The irritant-free web
There are many irritants on the web.
Number one is spam. Not your inbox spam. But web spam. These pages are obviously spam to a human eye. But most of them are designed solely to show up in search engine results. They often contain fragments or sentences extracted from genuine pages and strung together to create an illusion of a page that will fool a computer into believing that it is legitimate content. Or they are blatant copies of original text with a few links peppered through, which peddle drugs, or ask you to join an online casino.
This kind of page is notoriously difficult to filter out using algorithms that analyze the text. The smarter the algorithm gets, the smarter the spammer becomes. This is why search engines mostly rely on ranking pages by the kinds of links that point to it. The thinking being that no one with a legitimate website will intentionally link to a spam page. Only other spam pages and automated bot-spam content would. This works. This is why you've likely never seen a real spam page when you search for things.
But this link-based ranking is susceptible to other kinds of manipulation. Prime being SEO. When businesses and major media outlets vie for your attention they stoop to SEO tactics to get to the top of search engine results. It's no surprise that most search engine results are SEO spam.
This ranking system also penalizes small websites that aren't linked to by an existing network of authoritative sites. This is the larger problem. It makes the web a hierarchical system, where an individual who puts up good content but doesn't stoop to SEO or social media flooding, drowns in the vast web of noise, never to be discovered.
And the web is vast. It will only get bigger. Compounding this issue.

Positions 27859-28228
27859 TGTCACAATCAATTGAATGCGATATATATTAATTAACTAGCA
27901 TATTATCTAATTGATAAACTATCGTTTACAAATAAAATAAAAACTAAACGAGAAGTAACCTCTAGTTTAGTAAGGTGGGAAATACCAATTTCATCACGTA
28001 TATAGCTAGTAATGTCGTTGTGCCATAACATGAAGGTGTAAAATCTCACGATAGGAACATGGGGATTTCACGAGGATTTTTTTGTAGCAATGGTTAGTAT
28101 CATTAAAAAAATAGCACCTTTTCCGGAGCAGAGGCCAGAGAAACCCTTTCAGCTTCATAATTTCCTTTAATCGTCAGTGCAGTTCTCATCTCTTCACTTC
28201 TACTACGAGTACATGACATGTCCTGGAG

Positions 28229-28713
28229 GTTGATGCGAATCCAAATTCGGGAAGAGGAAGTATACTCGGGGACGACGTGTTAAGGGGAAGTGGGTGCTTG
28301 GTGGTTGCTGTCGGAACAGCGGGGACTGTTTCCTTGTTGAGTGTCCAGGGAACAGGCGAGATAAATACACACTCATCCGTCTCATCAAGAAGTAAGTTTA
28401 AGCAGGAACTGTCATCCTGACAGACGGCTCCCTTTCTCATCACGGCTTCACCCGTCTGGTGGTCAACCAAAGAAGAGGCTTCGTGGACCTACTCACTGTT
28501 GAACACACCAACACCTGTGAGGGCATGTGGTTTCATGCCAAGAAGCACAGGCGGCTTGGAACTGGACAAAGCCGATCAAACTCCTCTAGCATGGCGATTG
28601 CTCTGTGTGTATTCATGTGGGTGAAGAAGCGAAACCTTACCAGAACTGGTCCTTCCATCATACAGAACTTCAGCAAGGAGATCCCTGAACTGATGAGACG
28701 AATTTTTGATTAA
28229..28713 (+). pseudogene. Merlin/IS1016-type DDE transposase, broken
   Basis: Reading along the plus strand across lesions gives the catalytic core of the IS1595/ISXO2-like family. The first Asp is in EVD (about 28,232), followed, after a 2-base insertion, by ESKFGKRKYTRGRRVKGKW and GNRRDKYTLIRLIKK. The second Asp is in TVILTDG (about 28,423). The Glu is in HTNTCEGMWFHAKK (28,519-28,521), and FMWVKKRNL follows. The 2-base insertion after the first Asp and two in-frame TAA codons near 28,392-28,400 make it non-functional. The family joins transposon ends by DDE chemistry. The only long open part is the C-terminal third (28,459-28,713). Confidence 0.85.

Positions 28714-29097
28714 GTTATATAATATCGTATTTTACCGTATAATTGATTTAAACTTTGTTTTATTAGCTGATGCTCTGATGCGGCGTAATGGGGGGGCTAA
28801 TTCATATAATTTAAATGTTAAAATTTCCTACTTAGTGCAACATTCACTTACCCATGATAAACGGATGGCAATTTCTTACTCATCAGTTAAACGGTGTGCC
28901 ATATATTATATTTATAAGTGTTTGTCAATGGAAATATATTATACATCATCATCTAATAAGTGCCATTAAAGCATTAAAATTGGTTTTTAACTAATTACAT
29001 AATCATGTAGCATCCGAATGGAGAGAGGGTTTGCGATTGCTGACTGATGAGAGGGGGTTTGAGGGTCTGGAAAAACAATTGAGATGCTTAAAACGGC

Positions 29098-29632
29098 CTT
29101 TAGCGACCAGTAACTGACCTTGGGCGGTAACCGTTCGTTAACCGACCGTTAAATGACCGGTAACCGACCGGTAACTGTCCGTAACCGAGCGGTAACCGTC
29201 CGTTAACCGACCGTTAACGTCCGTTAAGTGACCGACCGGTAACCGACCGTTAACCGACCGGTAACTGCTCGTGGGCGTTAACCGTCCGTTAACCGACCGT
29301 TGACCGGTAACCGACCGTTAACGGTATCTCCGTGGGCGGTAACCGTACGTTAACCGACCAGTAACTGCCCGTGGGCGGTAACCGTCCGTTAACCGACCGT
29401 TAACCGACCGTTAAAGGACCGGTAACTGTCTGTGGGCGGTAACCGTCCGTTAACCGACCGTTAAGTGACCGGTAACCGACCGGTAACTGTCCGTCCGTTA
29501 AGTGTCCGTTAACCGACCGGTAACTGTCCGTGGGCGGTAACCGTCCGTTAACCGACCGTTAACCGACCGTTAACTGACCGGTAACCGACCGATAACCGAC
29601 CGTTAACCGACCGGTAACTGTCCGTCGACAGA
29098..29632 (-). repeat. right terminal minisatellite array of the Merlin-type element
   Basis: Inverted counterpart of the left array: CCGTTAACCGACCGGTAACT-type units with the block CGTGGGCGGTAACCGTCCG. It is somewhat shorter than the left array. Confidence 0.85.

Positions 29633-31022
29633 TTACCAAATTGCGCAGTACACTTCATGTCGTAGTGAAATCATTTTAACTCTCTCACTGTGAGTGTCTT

The underlying cause is content that is created to make money. The intention of such content is not to edify you. Or to share something cool. It is to pander to you. In whichever way possible to keep your attention for as long as possible. Attention translates to revenue via ads. Or paywalls. Paywalls aren't better. They create lock-in. How many sites is a person going to pay to read? Thus again shrinking the web that you access.
The ht3 index contains pages written by individuals; not armies of "content creators". Pages that are written with the intention to share knowledge, to show off something cool. Pages that enable creativity. Making us wonder, question, learn and gain insight. This does mean that websites that you can think of, off the top of your head aren't indexed. Popular news media, ad-heavy sites and sites with monetized content in general are not indexed.
The index contains mostly tech related pages. This does not mean there are only tech pages. Search for "baking bread" or "Watercolors" and I hope you'll be pleasantly surprised by the results.
Finally, please bear in mind that ht3 is the work of one individual and disagreements about what qualifies as good content are to be expected. Zombo com is alive and well even today. My joy may be your irritant.
– Varun A
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